Are there any relevant case studies which link to non-compliance of individuals when working remotely? Or are there any statistics around cybercrime increases due to a lack of home-security?
Sharing this information is a great way to ensure key compliance messages reach and resonate with employees while working remotely, as well as acting as a reminder that compliance breaches don’t just happen in the office.
Using scenarios in your online learning solutions is a great way to enable learners to not just recall information but also apply their knowledge using follow-up quiz questions and decision points. Why not include or update some scenarios to showcase how red flags can be spotted using internal messaging software rather than face-to-face meetings when onboarding clients? Or develop some branching scenarios to show how judgement could be clouded at home, and the consequences that the individual and the business may face.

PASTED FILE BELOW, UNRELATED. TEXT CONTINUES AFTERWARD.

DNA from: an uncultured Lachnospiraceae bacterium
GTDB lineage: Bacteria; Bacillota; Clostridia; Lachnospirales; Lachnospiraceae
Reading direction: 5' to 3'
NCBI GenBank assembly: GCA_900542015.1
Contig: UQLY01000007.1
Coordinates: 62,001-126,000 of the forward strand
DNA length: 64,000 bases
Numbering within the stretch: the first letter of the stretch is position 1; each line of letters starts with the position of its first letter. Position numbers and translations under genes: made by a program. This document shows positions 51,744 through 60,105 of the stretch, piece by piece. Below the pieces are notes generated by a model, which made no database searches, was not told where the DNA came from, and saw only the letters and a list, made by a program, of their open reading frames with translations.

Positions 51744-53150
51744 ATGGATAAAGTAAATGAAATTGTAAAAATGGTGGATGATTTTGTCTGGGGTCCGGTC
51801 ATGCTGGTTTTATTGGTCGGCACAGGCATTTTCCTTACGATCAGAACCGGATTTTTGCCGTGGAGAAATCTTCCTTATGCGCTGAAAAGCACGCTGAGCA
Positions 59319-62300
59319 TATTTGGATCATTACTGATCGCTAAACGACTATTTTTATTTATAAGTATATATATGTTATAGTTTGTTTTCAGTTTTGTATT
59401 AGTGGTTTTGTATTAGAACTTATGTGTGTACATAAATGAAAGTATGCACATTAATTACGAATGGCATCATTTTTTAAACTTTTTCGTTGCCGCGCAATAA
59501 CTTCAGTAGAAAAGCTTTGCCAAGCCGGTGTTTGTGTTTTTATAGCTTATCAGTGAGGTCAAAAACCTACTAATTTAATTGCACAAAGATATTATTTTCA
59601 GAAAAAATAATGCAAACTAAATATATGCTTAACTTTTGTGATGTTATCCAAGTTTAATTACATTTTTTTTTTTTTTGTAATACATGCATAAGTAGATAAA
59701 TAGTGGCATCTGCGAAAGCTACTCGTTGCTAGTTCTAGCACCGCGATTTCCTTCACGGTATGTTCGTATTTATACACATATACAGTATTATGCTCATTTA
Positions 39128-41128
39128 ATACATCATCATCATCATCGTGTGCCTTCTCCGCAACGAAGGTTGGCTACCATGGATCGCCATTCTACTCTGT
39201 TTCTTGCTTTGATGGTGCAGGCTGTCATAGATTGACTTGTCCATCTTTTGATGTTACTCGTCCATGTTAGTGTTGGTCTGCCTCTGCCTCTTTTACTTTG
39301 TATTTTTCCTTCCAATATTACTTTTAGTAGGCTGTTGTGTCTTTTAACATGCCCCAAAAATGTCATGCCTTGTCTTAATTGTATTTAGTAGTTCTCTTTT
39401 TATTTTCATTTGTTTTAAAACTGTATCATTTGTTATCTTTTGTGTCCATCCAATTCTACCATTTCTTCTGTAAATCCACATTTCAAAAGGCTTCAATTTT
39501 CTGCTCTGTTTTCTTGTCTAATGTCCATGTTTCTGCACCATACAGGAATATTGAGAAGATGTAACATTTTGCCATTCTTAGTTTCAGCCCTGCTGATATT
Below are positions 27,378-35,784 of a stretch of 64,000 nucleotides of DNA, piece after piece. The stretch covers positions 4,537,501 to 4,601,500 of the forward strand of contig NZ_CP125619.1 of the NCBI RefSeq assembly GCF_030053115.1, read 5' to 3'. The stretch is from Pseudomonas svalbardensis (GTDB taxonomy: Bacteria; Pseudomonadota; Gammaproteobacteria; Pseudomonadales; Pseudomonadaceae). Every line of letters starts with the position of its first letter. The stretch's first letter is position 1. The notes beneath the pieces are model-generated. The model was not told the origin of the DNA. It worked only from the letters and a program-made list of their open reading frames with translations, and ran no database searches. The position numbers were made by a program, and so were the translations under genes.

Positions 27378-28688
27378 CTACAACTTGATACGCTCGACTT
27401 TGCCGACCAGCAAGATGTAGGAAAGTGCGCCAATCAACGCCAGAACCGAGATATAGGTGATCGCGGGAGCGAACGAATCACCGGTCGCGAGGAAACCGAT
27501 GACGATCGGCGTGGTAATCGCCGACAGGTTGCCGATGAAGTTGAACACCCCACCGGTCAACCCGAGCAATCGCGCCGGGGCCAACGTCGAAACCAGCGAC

2. Keep the conversation flowing
Social learning is a powerful learning strategy and can be a lot harder in a remote working environment – how can organisational values be acquired by your employees through following the lead of others if there are no colleagues around to promote best practice? It is important to keep the conversation flowing virtually, to reinforce your organisation’s cultures and values, and remind employees you’re all in this together and you all play a part in keeping your organisation safe from money laundering, cyber-attacks and so on.